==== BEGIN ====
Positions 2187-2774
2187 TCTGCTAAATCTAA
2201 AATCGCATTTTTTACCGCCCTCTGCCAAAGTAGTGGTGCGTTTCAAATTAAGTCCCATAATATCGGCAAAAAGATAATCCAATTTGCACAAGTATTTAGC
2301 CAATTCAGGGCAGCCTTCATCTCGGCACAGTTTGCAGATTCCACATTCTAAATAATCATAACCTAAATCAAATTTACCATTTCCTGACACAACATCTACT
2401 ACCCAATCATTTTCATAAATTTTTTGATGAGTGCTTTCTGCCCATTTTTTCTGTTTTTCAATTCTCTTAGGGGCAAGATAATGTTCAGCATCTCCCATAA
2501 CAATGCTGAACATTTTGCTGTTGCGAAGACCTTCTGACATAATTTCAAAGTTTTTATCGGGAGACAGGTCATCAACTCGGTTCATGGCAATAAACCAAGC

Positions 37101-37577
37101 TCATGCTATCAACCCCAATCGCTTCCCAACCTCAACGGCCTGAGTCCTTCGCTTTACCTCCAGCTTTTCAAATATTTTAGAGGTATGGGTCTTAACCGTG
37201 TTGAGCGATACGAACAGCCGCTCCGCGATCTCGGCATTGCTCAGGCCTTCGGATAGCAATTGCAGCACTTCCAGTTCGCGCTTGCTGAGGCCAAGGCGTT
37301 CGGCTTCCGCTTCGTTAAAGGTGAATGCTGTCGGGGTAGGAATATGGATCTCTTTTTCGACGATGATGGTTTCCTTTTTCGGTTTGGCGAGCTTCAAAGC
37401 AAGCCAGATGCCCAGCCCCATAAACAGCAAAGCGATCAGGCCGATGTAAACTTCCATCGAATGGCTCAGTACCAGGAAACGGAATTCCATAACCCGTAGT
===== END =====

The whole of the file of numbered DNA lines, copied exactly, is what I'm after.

Positions 2187-2774
2187 TCTGCTAAATCTAA
2201 AATCGCATTTTTTACCGCCCTCTGCCAAAGTAGTGGTGCGTTTCAAATTAAGTCCCATAATATCGGCAAAAAGATAATCCAATTTGCACAAGTATTTAGC
2301 CAATTCAGGGCAGCCTTCATCTCGGCACAGTTTGCAGATTCCACATTCTAAATAATCATAACCTAAATCAAATTTACCATTTCCTGACACAACATCTACT
2401 ACCCAATCATTTTCATAAATTTTTTGATGAGTGCTTTCTGCCCATTTTTTCTGTTTTTCAATTCTCTTAGGGGCAAGATAATGTTCAGCATCTCCCATAA
2501 CAATGCTGAACATTTTGCTGTTGCGAAGACCTTCTGACATAATTTCAAAGTTTTTATCGGGAGACAGGTCATCAACTCGGTTCATGGCAATAAACCAAGC

Positions 37101-37577
37101 TCATGCTATCAACCCCAATCGCTTCCCAACCTCAACGGCCTGAGTCCTTCGCTTTACCTCCAGCTTTTCAAATATTTTAGAGGTATGGGTCTTAACCGTG
37201 TTGAGCGATACGAACAGCCGCTCCGCGATCTCGGCATTGCTCAGGCCTTCGGATAGCAATTGCAGCACTTCCAGTTCGCGCTTGCTGAGGCCAAGGCGTT
37301 CGGCTTCCGCTTCGTTAAAGGTGAATGCTGTCGGGGTAGGAATATGGATCTCTTTTTCGACGATGATGGTTTCCTTTTTCGGTTTGGCGAGCTTCAAAGC
37401 AAGCCAGATGCCCAGCCCCATAAACAGCAAAGCGATCAGGCCGATGTAAACTTCCATCGAATGGCTCAGTACCAGGAAACGGAATTCCATAACCCGTAGT